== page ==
Stack Your Money And Act Broke

stack your money and act brokeThe most important parts of personal finance are the simplest. Last week I came across this image on Facebook and fell in love with its simplicity.  Stack your money and act broke.  6 words, but a whole lot of power. I must be on the wrong track with writing 1,000 word articles all the time, the best way to reach people is through phrases that can be put in on a simple Facebook image.

We have a problem in this Country. In the richest nation that has existed in the history of mankind 2/3 of American’s can’t cover a $1,000 emergency.  I used to be one of them.  When you are broke literally everything is an emergency.  The gas bill being $100 more than last month because Winter started is an emergency.  Your hours got cut by a shift this week is an emergency.  The local gestapo gave you a $250 ticket for having your grass too long is an emergency.  Having a cash cushion is the only good way to deal with these things.  Every year I have had several of these expenses come up.  We don’t know what they are going to be, but we do know there will be SOMETHING.  When it all comes down to it, the best action I have ever done financially is build up a cash cushion.  Take this simple advice and put together a bit of cash this year.

Stack Your Money And Act Broke:

Don’t over complicate things.  Don’t worry about investing right off the bat.  Don’t worry about 401Ks, IRAs, HSAs or buying rental properties.  Step 1 is stacking cash.  When 2/3 of Americans can’t handle a $1,000 emergency, stacking your money is essential.  Be 1 less person living paycheck to paycheck. Challenge yourself to stack $1,000 in 3 months, then challenge yourself to do more.  Just put it in a bank account that isn’t tied to a card until you have at least 3 months of living expenses saved up, THEN look into investing. Set up an account at Betterment and watch your money grow. Sell some stuff, work some extra hours, and cut down on your expenses temporarily to get that cash cushion rolling. Take an hour each week to look for a second job or a better job.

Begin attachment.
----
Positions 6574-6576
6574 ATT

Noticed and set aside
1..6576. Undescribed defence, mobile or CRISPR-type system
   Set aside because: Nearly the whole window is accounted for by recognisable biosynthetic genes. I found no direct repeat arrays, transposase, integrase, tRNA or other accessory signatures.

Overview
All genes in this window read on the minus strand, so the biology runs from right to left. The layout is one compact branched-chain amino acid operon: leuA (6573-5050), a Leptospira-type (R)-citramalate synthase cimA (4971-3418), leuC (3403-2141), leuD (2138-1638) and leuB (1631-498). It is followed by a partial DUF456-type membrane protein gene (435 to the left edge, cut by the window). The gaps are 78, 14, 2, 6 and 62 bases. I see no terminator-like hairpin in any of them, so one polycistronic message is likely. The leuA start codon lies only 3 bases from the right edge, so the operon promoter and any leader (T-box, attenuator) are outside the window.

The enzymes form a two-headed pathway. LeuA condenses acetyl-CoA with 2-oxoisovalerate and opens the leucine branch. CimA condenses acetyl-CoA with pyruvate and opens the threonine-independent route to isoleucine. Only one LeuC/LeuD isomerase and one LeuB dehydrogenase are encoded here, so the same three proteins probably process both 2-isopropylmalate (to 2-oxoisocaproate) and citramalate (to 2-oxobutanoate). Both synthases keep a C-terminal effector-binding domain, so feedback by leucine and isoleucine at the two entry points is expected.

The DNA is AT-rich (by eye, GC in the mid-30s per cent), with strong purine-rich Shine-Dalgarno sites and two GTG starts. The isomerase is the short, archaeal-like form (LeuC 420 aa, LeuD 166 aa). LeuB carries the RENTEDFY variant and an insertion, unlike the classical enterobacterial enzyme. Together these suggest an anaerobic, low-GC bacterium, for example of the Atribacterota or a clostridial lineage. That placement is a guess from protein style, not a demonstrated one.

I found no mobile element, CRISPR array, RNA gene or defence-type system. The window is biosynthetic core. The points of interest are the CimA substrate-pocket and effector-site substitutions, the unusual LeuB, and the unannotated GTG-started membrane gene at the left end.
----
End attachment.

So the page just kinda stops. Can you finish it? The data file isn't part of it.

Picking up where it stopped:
What Does Acting Broke Mean?

My first take on acting broke, is stealth wealth; the act of showing others that you are broke to avoid being hit up for money or being judged negatively for building/having wealth.  When I think a bit more deeply on acting broke, I would rather designate it as acting broke to yourself and your thought processes.  When looking to buy a book, a movie, a theater ticket ask “Do I have money?…Oh, wait a sec, I’m broke.  skip it.”  Acting as if you are broke to yourself is what will cause you to save some real money.  When you are truly broke you have a necessity to challenge every expense, every line item, every dollar.  Do this all the time and your cash will pile up.  Think along the lines of:

  • “I’m broke, I can’t buy groceries at Martin’s, I need to buy groceries at Save-a-lot.”  
  • “I’m broke, I can’t be driving a $20,000 car,  I need to be driving a $1,000 beater like I’m in High School.”
  •  “I’m broke.  I can’t pay Comcast $200 a month and Verizon $100 a month. ”